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explaining how the sPen tech works (and is very diff than other styluses)

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By steveblue, Member on 11th January 2012, 07:20 AM
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Many folks I communicate with keep assuming the Note's sPen is just another phone stylus ( or maybe a slightly tweeked one). In trying to explain the huge difference, and finding that none of the major reviews do it reasonably, I did some fact finding to help explain it (and why it is special) compared to a capacitive stylus. Thought other folks would like the details. Please reply with a more concise explanation if you have it. -steveblue

Briefly:
The Note has a Wacom dual digitizer, a first in a mainstream smartphone. That means is supports both capacitive multi-touch and active pen input from a precise EMR digital pen and a digitizer layer under the screen. Wacom is the world leader in pen based computer technologies and first developed this technology for Tablet PCs for very accurate handwriting level pen use that works with touch displays.

Details:
Almost all other phone styluses are just capacitive and therefore no more accurate than your finger. The Galaxy Note's active pen uses Wacom's EMR patented technology. EMR which stands for Electo-Magnetic Resonance, which requires no internal power to generate a signal on the pen-side that enables the pen coordinates on or above the screen to be detected (the display provides the power rather than the pen). The Note's screen surface incorporates a sensor board that detects the pen's movement. Weak energy is induced in the pen's resonant circuit by a magnetic field generated by the sensor board surface. The pen's resonant circuit then makes use of this energy to return a magnetic signal to the sensor board surface. The digitizer board under the screen detects information on the pen's coordinate position and angle, as well as on its general operating condition including speed and writing pressure, etc.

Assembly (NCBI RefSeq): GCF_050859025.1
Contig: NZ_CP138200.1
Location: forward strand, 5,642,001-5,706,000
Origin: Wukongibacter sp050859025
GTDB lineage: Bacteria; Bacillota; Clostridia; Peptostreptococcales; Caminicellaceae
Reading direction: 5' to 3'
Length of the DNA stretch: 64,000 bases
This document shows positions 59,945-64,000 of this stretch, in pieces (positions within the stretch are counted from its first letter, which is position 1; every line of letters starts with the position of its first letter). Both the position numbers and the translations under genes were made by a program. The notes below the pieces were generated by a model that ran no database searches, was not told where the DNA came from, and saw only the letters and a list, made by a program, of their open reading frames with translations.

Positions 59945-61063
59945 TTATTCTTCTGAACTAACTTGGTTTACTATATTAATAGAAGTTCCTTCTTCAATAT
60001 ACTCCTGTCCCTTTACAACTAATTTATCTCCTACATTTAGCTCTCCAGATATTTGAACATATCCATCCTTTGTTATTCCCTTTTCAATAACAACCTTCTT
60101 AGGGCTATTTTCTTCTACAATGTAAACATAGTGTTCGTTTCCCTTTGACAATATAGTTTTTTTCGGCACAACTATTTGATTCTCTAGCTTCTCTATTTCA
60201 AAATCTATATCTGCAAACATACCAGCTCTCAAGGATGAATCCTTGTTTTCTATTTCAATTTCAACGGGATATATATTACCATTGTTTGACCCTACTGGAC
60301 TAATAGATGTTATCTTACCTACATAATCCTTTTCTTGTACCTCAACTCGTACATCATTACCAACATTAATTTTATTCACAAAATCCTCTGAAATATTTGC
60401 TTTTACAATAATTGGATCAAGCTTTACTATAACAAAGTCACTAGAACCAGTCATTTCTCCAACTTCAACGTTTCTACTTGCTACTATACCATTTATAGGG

With EMR Technology, the sensor unit is installed behind the display screen. Because the sensor does not cover the front of the display, the quality and brightness of the displayed image are not compromised.

Wacom's sensors are high precision and high resolution, which together make it possible to detect even small hand-written letters. The sensor traces the movement of the human hand and reproduces such "human" elements as the feel, force and ambivalence of the pen tip.

The dual capacitive multi-touch and EMR active pen technology is called Wacom Feel It and was developed and honed over 2 years on major ( HP, ...) Tablet PCs. The Galaxy Note is the first use in a smart phone.


References ( and more info):

As a somewhat new user I can't put links in - message me for a full set of refs or google 'wacom emr' and 'wacom Feel It'. Note you'll get a llot of PR page but their will be technology details too.


-steveblue
dipaola.org
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11th January 2012, 07:32 AM |#2  
galaxytab1's Avatar
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Your effort here deserves appreciation
11th January 2012, 07:40 AM |#3  
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Thanks for providing this useful information.
11th January 2012, 07:42 AM |#4  
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Thanks for very useful information,

Does display shield (Protect Cover) reduces the accuracy of S Pen...??
11th January 2012, 09:02 AM |#5  
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Quote:
Originally Posted by steveblue

Briefly: